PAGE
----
I once experienced the same thing but using the Ischia starter rather than the Camaldoli. In my case, I had made two essentially identical Caputo dough balls, one of which I allowed to rise at room temperature (75 degrees F) and the other of which I allowed to rise in my wine unit at a temperature of about 15 degrees F less than the other dough ball. For details of the side-by-side test, see http://www.pizzamaking.com/forum/index.php/topic,986.msg25896.html#msg25896
(Reply 96). The dough formulation was very close to the one you used (see the preceding Reply 95 in the same thread).
In my case, I decided to use the room temperature dough (the one shown at the left in the above post) to make a pizza. When the other dough (the wine unit dough) did not rise as much as I expected, I decided to sacrifice it to an experiment. In particular, I wanted to see if I could "kill" the dough by letting it overferment, but within the wine unit. So what I did was to put the dough ball back into my wine unit and leave it there, expecting that it might rise in due course much like the dough ball that was allowed to rise at room temperature. I don't recall exactly how long I left the dough ball in the wine unit but by the time I removed it from the wine unit to attempt to make a pizza out it, it was shot. And it still hadn't risen in any noticeable way from the time I put it back into the wine unit. Moreover, I could not do anything to revive it, such as adding more flour to absorb the liquid that resulted from the overfermented condition, re-kneading the dough, and letting it remain at room temperature to recover from the effects of the re-kneading. That didn't work. I couldn't even shape the dough without its tearing. Having experimented before with overfermented doughs using commercial yeast, I knew that there would be no point in using the dough to try to make a pizza even if I managed somehow to shape and shape the dough sufficiently to dress it and bake it. I would have ended up with a white crusted, cracker like pizza.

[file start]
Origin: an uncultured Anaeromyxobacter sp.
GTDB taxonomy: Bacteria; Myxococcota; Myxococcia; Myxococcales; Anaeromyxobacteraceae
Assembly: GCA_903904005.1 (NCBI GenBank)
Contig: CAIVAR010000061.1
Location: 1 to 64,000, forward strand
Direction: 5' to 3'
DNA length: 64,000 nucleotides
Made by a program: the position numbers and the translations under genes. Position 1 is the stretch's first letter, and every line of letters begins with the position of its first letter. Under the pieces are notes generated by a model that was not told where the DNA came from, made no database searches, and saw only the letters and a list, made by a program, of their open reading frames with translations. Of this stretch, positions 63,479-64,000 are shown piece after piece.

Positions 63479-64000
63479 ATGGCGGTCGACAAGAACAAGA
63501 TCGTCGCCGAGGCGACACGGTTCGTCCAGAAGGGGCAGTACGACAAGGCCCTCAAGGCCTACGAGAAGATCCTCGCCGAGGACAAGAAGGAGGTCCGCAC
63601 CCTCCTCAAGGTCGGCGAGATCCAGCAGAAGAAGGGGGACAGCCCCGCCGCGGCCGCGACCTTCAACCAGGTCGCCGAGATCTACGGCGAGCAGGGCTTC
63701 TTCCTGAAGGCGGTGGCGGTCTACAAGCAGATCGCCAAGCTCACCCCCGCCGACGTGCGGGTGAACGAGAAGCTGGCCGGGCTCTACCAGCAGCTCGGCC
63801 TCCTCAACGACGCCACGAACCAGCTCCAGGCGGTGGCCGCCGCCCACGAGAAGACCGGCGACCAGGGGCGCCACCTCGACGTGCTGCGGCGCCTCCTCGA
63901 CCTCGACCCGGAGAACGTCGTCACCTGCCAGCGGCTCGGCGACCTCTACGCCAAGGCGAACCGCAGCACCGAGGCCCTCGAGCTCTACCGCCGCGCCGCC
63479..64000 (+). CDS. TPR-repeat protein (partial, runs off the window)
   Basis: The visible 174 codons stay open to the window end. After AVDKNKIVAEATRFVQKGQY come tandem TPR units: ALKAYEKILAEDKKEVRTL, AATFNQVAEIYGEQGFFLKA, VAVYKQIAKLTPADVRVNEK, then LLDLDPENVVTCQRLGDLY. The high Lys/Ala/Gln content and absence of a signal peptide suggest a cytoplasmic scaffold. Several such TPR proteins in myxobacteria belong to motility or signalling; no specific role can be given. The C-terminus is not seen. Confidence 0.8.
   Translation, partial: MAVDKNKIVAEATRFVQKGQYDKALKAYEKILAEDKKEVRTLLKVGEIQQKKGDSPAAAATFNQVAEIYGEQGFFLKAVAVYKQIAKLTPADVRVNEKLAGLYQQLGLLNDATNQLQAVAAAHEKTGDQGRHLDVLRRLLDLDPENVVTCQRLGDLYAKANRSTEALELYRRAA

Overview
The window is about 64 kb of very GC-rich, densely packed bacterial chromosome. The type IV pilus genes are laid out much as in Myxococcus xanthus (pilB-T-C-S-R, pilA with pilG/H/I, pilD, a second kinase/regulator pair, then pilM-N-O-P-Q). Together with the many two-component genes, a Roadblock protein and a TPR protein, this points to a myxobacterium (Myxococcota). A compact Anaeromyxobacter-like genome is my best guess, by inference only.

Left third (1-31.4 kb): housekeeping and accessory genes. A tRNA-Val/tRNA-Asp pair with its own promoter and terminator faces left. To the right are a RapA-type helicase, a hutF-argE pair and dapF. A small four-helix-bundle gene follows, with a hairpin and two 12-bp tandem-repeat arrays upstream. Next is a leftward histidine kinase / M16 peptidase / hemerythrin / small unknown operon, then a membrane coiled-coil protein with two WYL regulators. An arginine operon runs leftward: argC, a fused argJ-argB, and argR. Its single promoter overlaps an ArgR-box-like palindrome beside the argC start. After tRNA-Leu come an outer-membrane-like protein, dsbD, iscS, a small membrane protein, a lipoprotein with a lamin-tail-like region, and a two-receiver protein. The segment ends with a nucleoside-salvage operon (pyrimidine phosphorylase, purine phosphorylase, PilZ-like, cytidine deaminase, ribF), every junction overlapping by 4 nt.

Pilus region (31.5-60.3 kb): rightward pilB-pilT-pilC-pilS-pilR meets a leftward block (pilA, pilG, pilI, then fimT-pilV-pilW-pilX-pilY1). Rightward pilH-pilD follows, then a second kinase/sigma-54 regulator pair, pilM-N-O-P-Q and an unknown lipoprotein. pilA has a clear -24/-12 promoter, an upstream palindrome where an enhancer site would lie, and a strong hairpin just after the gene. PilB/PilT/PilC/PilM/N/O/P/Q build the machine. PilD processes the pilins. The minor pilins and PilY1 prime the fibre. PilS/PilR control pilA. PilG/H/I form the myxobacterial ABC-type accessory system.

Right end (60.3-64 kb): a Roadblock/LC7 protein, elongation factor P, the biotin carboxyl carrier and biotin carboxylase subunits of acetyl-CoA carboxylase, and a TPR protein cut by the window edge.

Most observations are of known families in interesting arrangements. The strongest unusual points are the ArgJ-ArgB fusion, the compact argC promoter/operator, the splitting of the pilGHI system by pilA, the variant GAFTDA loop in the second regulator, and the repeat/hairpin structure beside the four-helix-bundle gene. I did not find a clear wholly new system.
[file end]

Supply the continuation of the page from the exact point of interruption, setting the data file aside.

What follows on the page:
The experiment taught me that it was possible for a naturally leavened dough to "blow" without actually blowing.